Better late than never

8 March 2008

Heartfelt thanks to Joseph Kyle of Press Play, Record for this wonderful review of our most recent LP:

I must confess, for the record, that I neglected a really good band, New York’s jazz-pop orchestra The Sharp Things. Okay, so they’re not really jazz, they’re definitely pop, and they’re certainly an orchestra-sized collection of sharply dressed musicians. Their third album, A Moveable Feast, came out last fall, and I had a very lovely and insightful conversation with the well-respected Jim Santo. Unfortunately, due to the realities of cancer treatments and surgeries and recoveries, a lovely Sunday afternoon interview with The Sharp Things’ Jim Santo hasn’t seen the light of day. It’s a good interview, too, and I have the tape player at my desk to guiltily remind me of my neglected duties.

Enough about that—how does the record sound? Amazing. Their previous record, Foxes & Hounds, didn’t do anything for me, which was a disappointment given their excellent debut. But it took exactly two seconds of the second track, “Through With Love,” for me to realize that this new record was an amazing leap forward. This song is one of the best angry-at-love love songs I heard all year, and it’s helped by a grand orchestra accompaniment. It doesn’t hurt that lead singer Perry Serpa channels the spirit of vintage Richard Butler, either; this is the sort of song an aging Psychedelic Furs should be releasing. Sadly, they’re not. But someone is, so that’s all that matters, right?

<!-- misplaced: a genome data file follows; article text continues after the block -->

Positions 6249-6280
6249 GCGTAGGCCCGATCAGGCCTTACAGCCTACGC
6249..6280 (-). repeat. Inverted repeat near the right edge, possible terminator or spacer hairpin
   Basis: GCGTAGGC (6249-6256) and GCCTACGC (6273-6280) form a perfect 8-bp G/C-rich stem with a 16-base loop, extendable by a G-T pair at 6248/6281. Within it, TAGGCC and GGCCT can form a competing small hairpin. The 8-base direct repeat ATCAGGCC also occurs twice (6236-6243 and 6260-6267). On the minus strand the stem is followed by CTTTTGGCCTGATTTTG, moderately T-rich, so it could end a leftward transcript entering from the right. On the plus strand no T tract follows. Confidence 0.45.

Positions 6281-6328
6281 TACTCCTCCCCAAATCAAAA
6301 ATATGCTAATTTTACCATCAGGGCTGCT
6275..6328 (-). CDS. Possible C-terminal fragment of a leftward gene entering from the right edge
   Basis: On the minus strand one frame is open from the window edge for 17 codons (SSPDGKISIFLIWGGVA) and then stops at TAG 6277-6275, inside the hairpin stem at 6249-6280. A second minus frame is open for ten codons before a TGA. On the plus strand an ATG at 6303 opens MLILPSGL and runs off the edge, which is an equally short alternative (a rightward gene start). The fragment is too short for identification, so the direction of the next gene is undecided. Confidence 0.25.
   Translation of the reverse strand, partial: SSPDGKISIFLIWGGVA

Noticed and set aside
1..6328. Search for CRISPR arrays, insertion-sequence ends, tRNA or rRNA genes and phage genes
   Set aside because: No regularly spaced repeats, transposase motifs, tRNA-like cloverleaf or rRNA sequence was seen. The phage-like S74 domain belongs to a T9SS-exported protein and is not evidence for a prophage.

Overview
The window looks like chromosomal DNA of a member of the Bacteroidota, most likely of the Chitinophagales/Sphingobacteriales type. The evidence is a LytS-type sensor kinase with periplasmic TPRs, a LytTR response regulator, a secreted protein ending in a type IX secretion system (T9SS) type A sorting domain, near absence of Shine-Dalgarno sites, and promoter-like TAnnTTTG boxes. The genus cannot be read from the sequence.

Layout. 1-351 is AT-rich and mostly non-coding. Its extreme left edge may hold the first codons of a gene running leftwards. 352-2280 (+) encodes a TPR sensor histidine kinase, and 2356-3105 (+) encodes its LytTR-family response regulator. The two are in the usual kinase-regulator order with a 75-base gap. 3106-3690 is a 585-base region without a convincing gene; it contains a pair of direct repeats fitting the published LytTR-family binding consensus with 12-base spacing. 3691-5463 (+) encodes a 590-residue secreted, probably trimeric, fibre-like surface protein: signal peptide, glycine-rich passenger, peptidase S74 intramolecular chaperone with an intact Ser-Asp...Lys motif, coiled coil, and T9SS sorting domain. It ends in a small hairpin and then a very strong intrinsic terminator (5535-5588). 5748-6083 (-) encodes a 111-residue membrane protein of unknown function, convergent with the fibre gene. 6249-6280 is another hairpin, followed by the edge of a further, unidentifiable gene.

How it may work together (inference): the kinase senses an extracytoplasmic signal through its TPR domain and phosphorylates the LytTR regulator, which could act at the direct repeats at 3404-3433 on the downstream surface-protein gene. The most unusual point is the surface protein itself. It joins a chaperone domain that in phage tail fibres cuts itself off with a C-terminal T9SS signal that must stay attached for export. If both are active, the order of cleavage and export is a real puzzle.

Other highlights for me include the wonderful Motown-style arrangement on “Cruel Thing,” with Serpa becoming the blue-eyed soul singer some of us always expected him of being. Then there’s “Don’t Hold Out Hope,” a touching piano ballad that is made even more powerful by Serpa’s plaintive singing. “Driving In Manhattan In My Car” is another slow one, but it’s a very romantic song, and though I’ve never been, I can’t help but feel it captures the essence of Manhattan. The chorus of “I am home” makes it even sweeter.

The rest of the record has this beautiful, sitting-in-a-cafe-on-a-rainy-Sunday-afternoon vibe I like. In other words, we’re talking about a mellow, melancholy, but hopeful and relaxing style that makes me hate most other music not as good as this. If I were David Dye, I’d be euphoric and obsessive about promoting A Moveable Feast, because this is David Dye’s kind of music. And what I like about this record is it’s so…so…adult. This isn’t meant for “the kids” out there; as someone who is disillusioned about most “pop” music and “indie rock” in specific, it’s nice to hear a record that doesn’t pander to styles or genres or movements or those damn hipsters out there.

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